Consumer advocates call California Realtors’ buyer rep agreement ’unreadable’

A report released Tuesday by the Consumer Federation of America (CFA) found that the California Association of Realtors’ (CAR) buyer representation and broker compensation agreement is “virtually unreadable.”

The release notes that the CFA sent this analysis to the Department of Justice (DOJ) two weeks ago. Additionally, the CFA stated that California Realtors have obtained a copy of the analysis.

CAR has since announced to its members that it is delaying the release of its 21 standard forms related to the business practice changes outlined in the  National Association of Realtors’ (NAR) nationwide commission lawsuit settlement agreement due to a “formal inquiry” by the DOJ.

CAR was previously slated to release these standard forms on Tuesday, along with all of the other new and updated forms it promulgated.

The analysis of the buyer representation and broker compensation agreement was done by Tanya Monestier, a law professor at the University of Buffalo. Under the terms of NAR’s settlement agreement, agents will be required to have a signed buyer representation agreement prior to taking a buyer on a home tour. This requirement goes into effect Aug. 17.

In her analysis, Monestier wrote that “no layperson will be able to understand and appreciate the terms they are agreeing to.” She added that CAR’s agreement seems to “disguise the obligation of the buyer to pay his agent” and that it “telegraphs how Realtors plan to circumvent the NAR Settlement.”

Her analysis also notes problematic provisions in CAR’s contract related to dispute resolution, dual agency, commissions owed and buyer cancellation.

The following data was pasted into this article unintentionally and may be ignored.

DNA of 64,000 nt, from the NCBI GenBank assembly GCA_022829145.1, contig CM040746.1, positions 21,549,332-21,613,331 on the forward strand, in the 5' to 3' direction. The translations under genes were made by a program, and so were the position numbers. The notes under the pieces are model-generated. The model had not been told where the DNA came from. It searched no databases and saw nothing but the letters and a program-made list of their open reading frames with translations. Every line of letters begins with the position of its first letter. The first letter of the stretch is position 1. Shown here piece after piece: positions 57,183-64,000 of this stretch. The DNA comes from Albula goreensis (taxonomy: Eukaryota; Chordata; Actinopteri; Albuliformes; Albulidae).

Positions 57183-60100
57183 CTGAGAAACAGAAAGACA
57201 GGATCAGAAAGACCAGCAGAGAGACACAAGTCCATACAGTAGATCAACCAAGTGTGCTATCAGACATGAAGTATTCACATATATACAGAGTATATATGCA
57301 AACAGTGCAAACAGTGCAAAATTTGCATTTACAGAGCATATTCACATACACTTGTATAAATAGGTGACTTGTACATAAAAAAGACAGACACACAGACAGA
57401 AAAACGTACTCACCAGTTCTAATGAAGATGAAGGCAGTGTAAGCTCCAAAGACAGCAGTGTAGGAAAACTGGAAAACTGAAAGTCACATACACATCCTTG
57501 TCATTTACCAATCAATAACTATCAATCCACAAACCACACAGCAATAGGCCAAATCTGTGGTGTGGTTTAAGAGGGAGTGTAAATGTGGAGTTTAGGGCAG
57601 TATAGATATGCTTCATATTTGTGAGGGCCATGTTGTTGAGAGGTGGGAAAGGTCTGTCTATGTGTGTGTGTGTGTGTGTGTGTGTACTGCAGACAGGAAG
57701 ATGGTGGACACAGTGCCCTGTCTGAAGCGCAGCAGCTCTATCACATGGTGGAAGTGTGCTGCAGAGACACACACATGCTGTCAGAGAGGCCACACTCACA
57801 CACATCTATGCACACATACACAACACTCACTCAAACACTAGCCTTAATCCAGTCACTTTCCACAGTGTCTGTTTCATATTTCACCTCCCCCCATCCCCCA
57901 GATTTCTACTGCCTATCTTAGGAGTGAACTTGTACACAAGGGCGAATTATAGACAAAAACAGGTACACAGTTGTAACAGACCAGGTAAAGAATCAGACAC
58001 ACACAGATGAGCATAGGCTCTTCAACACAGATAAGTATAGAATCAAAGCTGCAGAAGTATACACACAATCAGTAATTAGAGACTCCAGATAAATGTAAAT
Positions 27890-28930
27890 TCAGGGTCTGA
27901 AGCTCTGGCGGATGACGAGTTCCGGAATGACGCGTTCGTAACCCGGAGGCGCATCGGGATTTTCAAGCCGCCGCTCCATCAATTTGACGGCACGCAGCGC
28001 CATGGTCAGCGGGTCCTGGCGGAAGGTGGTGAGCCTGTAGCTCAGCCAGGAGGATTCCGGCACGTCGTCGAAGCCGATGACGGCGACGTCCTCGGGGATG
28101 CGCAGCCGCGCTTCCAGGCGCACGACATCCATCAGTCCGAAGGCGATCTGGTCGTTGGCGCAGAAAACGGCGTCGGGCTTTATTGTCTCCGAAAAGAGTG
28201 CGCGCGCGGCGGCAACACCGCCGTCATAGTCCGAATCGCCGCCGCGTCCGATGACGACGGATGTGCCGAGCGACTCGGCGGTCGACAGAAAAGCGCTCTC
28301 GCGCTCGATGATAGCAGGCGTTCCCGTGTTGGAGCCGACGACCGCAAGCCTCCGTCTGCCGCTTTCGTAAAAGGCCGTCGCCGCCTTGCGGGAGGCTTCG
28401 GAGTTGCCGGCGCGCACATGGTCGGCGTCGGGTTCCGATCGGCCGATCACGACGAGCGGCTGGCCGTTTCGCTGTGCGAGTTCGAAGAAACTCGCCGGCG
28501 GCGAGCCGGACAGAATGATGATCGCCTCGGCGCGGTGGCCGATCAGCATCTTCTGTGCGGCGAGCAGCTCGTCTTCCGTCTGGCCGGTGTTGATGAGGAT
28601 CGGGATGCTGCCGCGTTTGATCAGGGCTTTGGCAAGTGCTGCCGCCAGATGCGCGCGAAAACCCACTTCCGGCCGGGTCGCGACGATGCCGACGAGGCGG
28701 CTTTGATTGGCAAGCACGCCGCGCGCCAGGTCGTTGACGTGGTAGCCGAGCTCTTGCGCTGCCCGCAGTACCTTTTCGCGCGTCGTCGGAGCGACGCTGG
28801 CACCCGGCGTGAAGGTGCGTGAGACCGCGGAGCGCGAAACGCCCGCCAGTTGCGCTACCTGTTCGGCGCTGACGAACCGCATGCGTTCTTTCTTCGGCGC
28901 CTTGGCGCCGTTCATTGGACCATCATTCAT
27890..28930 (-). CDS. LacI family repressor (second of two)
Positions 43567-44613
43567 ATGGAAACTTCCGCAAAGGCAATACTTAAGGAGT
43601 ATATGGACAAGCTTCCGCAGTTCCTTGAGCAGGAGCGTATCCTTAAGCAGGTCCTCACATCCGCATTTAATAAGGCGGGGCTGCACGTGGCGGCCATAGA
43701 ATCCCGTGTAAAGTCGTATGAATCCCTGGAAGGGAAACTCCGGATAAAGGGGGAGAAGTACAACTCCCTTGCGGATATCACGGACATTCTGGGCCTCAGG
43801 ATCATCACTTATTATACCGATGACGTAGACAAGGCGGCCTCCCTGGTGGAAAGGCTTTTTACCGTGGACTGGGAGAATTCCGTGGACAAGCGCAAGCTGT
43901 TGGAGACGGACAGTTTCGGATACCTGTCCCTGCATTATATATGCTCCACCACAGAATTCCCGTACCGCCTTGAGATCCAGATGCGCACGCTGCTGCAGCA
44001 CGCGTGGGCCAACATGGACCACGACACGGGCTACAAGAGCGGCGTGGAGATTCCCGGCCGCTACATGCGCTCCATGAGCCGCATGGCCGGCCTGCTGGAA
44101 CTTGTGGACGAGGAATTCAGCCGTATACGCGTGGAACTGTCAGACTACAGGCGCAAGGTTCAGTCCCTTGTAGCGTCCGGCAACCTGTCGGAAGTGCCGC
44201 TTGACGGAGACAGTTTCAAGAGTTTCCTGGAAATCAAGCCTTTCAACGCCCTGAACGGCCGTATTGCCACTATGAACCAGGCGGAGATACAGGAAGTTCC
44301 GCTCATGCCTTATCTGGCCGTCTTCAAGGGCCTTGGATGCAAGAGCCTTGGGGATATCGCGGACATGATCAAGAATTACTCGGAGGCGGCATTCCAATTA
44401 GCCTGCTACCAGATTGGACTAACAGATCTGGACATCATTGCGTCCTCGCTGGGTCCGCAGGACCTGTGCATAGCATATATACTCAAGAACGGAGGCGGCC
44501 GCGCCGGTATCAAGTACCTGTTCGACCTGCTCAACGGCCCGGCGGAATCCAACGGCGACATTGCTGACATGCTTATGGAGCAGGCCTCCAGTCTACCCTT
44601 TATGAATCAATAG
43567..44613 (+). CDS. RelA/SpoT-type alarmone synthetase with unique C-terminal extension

According to the release, the CFA has been told by a “reliable industry source” that CAR has made changes to its form, but it has not shared this with the CFA.

In contrast to CAR’s buyer representation agreement, the CFA found that the buyer broker representation agreement released by eXp Realty is “much simpler, clearer, and pro-consumer than the CAR agreement.”

“The contrast between the CAR and eXp contracts could not be sharper,” Stephen Brobeck, a CFA senior fellow, said in a statement. “The eXp contract is written with the buyer in mind. The CAR contract is written with the interests of the Realtor in mind.”

The CFA noted that it has sent copies of eXp’s agreement to the California attorney general, as well as the attorneys general and real estate regulators of other states, as a model of a pro-consumer buyer contract.

This is not the first time the CFA has taken issue with buyer representation agreements. In February, the organization published a critique of more than 40 buyer contracts, identifying many perceived anti-consumer provisions in almost all of them.

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